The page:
The Rajasthan state government is planning to establish medical value tourism (MVT) as a dedicated sector, according to a report by The Times of India. The initiative is being named "Heal in Rajasthan", inspired by "Heal in India".
Several initiatives are in the works to host foreign tourists seeking medical interventions to improve their health. This news comes ahead of the Rajasthan state assembly elections, slated for the end of the year in early 2024.
Ravi Prakash Mathur, the director of public health, mentioned the formation of a multi-stakeholder MVT committee tasked with drafting a policy and a detailed action plan with budget allocations. The initial meeting regarding MVT took place under the supervision of Shubhra Singh, additional chief secretary of health.
Under the MVT framework, the Rajasthan state government will promote various medical treatments, such as cardiac surgery, organ transplant, and joint replacement, alongside wellness and rejuvenation offerings like cosmetic surgery, stress relief therapies, as well as traditional AYUSH system-based remedies.
To facilitate foreign tourists, an MVT cell will be established at the directorate level to streamline the medical visa policy. Additionally, an MVT promotion strategy will be developed, complemented by webinars, seminars, and conferences.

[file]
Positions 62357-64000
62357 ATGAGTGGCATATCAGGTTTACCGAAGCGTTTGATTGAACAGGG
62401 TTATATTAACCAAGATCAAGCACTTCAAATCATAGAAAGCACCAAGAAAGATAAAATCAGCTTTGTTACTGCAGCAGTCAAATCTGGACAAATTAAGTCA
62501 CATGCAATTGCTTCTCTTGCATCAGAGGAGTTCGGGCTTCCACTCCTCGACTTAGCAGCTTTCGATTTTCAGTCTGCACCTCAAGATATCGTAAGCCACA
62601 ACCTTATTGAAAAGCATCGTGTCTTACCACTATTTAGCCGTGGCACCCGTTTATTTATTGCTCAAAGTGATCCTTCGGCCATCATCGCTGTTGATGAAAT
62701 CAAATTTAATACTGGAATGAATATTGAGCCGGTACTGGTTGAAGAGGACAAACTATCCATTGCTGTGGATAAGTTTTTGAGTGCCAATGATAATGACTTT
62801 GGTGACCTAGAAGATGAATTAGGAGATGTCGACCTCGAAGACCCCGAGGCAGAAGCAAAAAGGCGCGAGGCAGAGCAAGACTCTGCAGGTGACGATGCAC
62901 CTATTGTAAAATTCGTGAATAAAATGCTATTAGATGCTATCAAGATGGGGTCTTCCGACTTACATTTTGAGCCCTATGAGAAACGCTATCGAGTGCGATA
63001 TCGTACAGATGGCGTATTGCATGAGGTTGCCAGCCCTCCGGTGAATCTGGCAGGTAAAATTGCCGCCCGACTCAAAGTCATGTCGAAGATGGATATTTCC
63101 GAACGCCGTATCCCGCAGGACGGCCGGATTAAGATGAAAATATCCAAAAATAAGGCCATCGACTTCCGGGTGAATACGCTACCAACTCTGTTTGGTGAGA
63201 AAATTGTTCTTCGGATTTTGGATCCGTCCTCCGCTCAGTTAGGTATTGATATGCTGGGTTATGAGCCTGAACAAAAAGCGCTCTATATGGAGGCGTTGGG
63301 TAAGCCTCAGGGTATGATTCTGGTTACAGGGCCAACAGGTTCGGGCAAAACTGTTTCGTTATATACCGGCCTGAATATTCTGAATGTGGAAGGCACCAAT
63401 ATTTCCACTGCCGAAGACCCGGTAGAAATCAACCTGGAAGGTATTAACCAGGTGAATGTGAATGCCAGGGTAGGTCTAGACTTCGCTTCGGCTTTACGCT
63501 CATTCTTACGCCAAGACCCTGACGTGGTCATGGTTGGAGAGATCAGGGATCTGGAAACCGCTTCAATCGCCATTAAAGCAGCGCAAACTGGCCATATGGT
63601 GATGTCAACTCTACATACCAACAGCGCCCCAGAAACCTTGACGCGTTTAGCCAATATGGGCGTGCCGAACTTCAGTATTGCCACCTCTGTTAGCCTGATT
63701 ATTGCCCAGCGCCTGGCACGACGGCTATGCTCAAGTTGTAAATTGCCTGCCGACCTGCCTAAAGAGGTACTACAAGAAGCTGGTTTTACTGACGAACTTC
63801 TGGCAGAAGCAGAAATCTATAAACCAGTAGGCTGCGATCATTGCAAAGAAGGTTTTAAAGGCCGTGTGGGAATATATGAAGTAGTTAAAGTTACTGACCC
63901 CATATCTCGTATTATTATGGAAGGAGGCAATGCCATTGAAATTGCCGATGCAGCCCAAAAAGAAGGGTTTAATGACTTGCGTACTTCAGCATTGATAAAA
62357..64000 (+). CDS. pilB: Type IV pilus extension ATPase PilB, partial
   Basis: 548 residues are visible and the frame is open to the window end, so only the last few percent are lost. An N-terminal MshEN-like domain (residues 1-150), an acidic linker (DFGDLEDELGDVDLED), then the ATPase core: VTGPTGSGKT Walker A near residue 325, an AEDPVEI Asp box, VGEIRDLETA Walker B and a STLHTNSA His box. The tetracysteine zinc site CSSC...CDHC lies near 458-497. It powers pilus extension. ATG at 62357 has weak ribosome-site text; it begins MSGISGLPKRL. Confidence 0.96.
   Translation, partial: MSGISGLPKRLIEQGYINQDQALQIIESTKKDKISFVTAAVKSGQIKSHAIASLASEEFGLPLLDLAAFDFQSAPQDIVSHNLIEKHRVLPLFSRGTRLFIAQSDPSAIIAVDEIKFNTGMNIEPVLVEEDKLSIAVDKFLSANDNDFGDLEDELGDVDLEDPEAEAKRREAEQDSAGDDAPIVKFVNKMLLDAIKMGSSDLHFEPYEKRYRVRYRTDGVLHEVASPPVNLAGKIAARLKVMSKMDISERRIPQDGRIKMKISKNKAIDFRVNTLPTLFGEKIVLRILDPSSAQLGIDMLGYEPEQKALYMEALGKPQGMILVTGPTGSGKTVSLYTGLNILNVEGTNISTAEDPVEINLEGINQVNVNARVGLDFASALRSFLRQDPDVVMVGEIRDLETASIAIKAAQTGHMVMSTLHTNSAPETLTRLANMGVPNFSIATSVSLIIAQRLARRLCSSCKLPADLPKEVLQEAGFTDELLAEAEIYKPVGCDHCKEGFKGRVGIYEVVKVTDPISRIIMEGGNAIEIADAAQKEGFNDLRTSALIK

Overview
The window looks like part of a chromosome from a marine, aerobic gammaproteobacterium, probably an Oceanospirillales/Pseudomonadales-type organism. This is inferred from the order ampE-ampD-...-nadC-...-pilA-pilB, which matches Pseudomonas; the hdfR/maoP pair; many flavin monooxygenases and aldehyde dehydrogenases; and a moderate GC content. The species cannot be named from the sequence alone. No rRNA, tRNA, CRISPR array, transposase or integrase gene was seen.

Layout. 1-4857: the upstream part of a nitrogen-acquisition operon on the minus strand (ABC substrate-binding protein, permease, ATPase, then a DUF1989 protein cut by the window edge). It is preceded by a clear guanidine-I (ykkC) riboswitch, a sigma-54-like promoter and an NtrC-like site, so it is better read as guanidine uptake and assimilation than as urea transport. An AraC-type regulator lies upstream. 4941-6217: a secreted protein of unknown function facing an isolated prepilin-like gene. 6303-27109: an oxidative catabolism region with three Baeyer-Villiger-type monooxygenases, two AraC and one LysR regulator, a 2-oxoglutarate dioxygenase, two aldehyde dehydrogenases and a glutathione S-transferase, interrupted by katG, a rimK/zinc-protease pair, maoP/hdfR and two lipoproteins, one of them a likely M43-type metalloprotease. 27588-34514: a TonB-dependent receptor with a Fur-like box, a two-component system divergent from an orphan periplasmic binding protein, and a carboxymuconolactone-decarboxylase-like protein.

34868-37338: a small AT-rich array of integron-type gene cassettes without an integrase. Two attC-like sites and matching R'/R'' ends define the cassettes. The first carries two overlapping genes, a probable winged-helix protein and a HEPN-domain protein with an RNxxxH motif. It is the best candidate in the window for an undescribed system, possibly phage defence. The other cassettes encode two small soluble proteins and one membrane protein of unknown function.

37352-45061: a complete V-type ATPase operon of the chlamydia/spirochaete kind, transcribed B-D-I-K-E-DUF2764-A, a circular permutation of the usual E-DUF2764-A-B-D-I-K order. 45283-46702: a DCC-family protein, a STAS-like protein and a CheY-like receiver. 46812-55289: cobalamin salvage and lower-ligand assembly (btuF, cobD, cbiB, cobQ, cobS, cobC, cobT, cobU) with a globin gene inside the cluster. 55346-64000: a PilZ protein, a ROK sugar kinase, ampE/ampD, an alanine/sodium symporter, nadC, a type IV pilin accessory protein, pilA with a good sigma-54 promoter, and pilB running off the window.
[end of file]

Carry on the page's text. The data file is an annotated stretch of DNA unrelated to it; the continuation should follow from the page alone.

The health department will collaborate with the Confederation of Indian Industries (CII) to engage medical associations, MVT facilitators, and health service providers across different platforms.
This comes after the Right to Health Act was passed in the Rajasthan assembly in March 2023. The Act aimed to reform many components of healthcare in the state, including provisions such as during emergency treatment, decided by the state health authority, patients can receive treatment without having to prepay the requisite fee. Reportedly, seven per cent of the state's budget was allocated to healthcare.
BJP lawmaker Jogeshwar Garg raised objections on issues relating to reimbursement, and the Opposition BJP even staged a walkout to condemn police actions against doctors. However, the Act was passed.